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Found 6 results

  1. Hello, Looking for some advice with insulating a vaulted ceiling. The rafters are 100mm in thickness, with 2 vented roof tiles at the top. Is it as simple as insulating it with 100mm PIR board and then using insulated plaster board, or are there other layers that need building up, such as a vapour barrier etc? Many Thanks Joe
  2. Hi all I have started to convert an old barn into a 2 bed bungalow that will have vaulted ceilings through the majority of the building. I’m getting towards the point of needing to insulate the roof. The plans say in put 50x50mm lengths of wood up the existing 100x50mm rafters then insulate between and then overboard with insulated backed plasterboard. It wouldn’t be bad in a new build to do it this way but the old rafters are all slightly off spacing, are twisted and not square. (200 year old building, nothing is square) my idea was to just to screw the 100mm insulation directly to the rafters, maybe add a layer of OSB board below that then insulation backed plasterboard below that. the osb board would be there to provide a fixing point for the plasterboard and light fittings attached to the ceiling. any advice or ideas would be appreciated
  3. I am in the process of renovating an 18th Century building. Planning to have a vaulted ceiling but to leave the original ceiling joists in place. Below the joists there are what look to be "decorative" joists in place. Would removing these likely cause a structural issue? They were not originally a part of the building fabric. Picture showing joists which I plan to remove or repair/replace Decorative joists before plaster removal Loft space before plaster removal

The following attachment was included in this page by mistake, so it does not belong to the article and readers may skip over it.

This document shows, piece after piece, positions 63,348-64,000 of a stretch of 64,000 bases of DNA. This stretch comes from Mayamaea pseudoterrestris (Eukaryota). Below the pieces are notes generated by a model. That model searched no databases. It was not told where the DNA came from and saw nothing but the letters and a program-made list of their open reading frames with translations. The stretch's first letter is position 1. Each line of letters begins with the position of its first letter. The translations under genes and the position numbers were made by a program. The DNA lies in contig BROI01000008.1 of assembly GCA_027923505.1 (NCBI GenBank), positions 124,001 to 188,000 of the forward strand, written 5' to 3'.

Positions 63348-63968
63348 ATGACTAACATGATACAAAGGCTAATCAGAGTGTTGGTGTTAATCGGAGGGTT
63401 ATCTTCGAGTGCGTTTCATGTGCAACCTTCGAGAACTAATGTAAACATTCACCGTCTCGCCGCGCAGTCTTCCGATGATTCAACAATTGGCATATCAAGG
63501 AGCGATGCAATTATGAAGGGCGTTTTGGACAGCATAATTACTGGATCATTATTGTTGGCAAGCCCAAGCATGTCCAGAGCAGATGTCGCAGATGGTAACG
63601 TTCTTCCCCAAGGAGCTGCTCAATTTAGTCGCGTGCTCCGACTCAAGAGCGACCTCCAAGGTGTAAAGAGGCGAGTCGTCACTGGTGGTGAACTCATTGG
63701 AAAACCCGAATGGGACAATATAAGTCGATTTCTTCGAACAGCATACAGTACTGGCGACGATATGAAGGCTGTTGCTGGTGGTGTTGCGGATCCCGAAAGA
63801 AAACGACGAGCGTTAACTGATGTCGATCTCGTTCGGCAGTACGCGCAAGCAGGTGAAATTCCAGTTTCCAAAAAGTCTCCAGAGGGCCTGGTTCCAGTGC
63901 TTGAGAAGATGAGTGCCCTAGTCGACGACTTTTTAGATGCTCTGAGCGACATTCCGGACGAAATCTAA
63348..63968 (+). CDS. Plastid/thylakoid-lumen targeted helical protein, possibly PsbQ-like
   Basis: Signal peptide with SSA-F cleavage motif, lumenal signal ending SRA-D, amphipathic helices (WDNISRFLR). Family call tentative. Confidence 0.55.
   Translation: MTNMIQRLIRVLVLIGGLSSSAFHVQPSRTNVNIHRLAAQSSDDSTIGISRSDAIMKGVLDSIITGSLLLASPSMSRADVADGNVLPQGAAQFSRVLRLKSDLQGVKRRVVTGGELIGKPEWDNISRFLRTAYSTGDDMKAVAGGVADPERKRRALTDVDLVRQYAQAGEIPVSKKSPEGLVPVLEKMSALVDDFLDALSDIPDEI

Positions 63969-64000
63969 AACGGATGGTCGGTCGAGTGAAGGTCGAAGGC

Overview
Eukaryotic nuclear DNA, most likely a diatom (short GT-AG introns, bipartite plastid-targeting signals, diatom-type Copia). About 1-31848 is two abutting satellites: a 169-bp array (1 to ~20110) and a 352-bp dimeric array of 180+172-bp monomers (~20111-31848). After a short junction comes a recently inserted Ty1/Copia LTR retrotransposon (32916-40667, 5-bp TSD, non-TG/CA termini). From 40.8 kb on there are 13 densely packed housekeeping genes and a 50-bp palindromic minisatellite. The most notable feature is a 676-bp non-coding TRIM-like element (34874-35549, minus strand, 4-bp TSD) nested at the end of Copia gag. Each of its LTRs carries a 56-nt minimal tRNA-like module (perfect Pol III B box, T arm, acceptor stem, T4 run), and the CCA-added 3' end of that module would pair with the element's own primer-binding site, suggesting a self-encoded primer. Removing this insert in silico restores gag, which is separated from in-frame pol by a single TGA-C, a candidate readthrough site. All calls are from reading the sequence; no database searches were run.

4. Hi. We have opened the ceiling in our living room which had previously the ceiling in 2.4m height, with a normal plasterboard and 10cm mineral/glass fibre mix. The outside noise was less, but still noticeable. We now want to use the full space of the pitched roof to create a vaulted ceiling. At the moment the rafters have been strengthened and extended to 20cm depth, from which we have left a 5cm void below the felt under the concrete tiles for air ration and added 15 cm celotex insulation. I understand that celotex is great for the heat insulation and that we overreach building specs with the 15 cm, but that it does not do much against outside noise. As we live on a very busy road we wonder what would be the best way to insulate now the roof sound wise the best / economical way? Our builder wants to put additional 2cm wooden batons now under the rafters to account for uneven areas, not filled with anything and attach the sound plasterboard to them? Will this work, or just create an sound problem? Currently I am looking into two different thickness sized acoustic boards, depending on what is available on the market currently. I read about mass loaded vinyl which is quite expensive, and which seems to be often recommended to add in-between the 2 soundboard plasterboards. And in addition I read about resilient bars, where I wonder if they are ok with the weight of two heavy soundboards, and in addition if they are actually helpful against street noise, as this is rather an airborne noise instead of ground-born, , or am I wrong? Or are they rather for ceilings where a room is used above, and so not what I need? What would you recommend to keep out the road noise please? Kind regards Manfred